A Conservative think tank has teamed up with voluntary groups. Francois Le Goff reports.
The Centre for Social Justice has formed an alliance with 30 voluntary organisations that will advise political parties on policy-making for poverty reduction.
The alliance is made up of innovative organisations such as the Centre for Adolescent Rehabilitation, Birmingham-based community project Black Boys Can and the Bristol Community Family Trust. It will host sessions at which members will meet policy-makers to find solutions to problems ranging from homelessness to drug addiction.
"We wanted policy to be informed by those on the ground, solving today's problems," said Philippa Stroud, who oversees the Centre for Social Justice Alliance.
Although sessions will be open to politicians from all parties, the alliance is likely to be used by the Conservatives as a tool to build closer links with the voluntary sector. The Centre for Social Justice think tank is chaired and was founded by former Tory leader Iain Duncan Smith.
The alliance will also provide a forum where successful local projects can meet and discuss how to expand their work to national level.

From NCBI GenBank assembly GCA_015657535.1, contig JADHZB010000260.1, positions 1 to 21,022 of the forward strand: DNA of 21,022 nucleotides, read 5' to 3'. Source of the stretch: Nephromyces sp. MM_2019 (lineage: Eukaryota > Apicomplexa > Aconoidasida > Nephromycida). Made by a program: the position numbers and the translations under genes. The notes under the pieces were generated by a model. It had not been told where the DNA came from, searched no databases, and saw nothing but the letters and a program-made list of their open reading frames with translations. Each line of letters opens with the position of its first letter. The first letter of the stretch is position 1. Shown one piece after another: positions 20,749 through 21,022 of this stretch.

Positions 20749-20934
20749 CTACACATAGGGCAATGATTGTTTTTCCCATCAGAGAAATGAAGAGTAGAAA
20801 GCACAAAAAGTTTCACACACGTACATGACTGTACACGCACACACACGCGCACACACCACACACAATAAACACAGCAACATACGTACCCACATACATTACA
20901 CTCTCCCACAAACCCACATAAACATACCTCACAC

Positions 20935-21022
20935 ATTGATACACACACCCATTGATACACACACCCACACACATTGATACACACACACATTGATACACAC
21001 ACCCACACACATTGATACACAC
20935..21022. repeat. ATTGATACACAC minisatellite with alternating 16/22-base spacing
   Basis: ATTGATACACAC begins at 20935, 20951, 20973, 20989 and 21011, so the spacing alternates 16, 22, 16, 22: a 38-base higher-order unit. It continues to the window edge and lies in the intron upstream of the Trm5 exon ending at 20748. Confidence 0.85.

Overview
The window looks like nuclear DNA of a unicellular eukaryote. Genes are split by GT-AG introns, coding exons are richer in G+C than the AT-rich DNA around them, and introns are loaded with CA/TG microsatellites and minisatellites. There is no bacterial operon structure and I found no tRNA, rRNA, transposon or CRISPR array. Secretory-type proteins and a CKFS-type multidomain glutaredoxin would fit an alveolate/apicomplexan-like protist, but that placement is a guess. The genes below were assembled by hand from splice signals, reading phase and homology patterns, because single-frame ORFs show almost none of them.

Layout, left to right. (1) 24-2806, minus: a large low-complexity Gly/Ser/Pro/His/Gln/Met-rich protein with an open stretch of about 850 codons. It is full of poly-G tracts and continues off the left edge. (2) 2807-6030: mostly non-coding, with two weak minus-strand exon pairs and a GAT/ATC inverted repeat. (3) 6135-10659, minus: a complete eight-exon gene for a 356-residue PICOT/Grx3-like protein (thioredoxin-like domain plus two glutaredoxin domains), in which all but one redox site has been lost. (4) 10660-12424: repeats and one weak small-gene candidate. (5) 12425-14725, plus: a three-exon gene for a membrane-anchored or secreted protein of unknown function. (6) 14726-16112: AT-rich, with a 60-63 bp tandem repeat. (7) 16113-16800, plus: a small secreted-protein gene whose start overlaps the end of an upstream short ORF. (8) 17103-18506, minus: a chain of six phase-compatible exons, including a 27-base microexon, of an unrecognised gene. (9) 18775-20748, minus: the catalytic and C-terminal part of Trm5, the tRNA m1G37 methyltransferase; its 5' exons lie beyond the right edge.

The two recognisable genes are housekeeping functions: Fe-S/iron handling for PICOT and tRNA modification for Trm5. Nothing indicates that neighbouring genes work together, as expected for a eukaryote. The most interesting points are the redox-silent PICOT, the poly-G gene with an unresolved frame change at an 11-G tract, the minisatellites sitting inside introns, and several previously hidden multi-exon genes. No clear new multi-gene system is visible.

Shadow education secretary David Cameron, speaking at the launch last week, said: "Is gun crime an issue only in Birmingham? Of course not, so let's see Mothers Against Guns going national."
He argued that politicians must trust the voluntary sector. "We haven't even begun to harness the potential of the social sector as a true partner for social action," he said.
The Kaleidoscope Project, a charity that was visited recently by the Centre for Social Justice, welcomed Cameron's endorsement of the sector.
"In north Wales the NHS provides a drug detox service at more than twice the price of what we would charge, and still it is not opening the market to better and cheaper providers," said Martin Blakebrough, the charity's chief executive. "There is no support for us to develop that way. The only people who are listening to us are the Conservatives, which is hard for a Liberal Democrat councillor like me to say."
The Centre for Social Justice hopes organisations such as the Kaleidoscope Project will join the alliance. Many members are organisations the think tank has met through the awards it ran in June. All those shortlisted were invited to join.
- The Centre for Social Justice has formed an alliance with 30 voluntary organisations
- The alliance aims to inform political parties on policy-making for poverty reduction
- The alliance is likely to be used by the Conservative Party in order to build closer links with the voluntary sector
- It will also provide a forum at which successful local projects can discuss how to expand their work to a national level.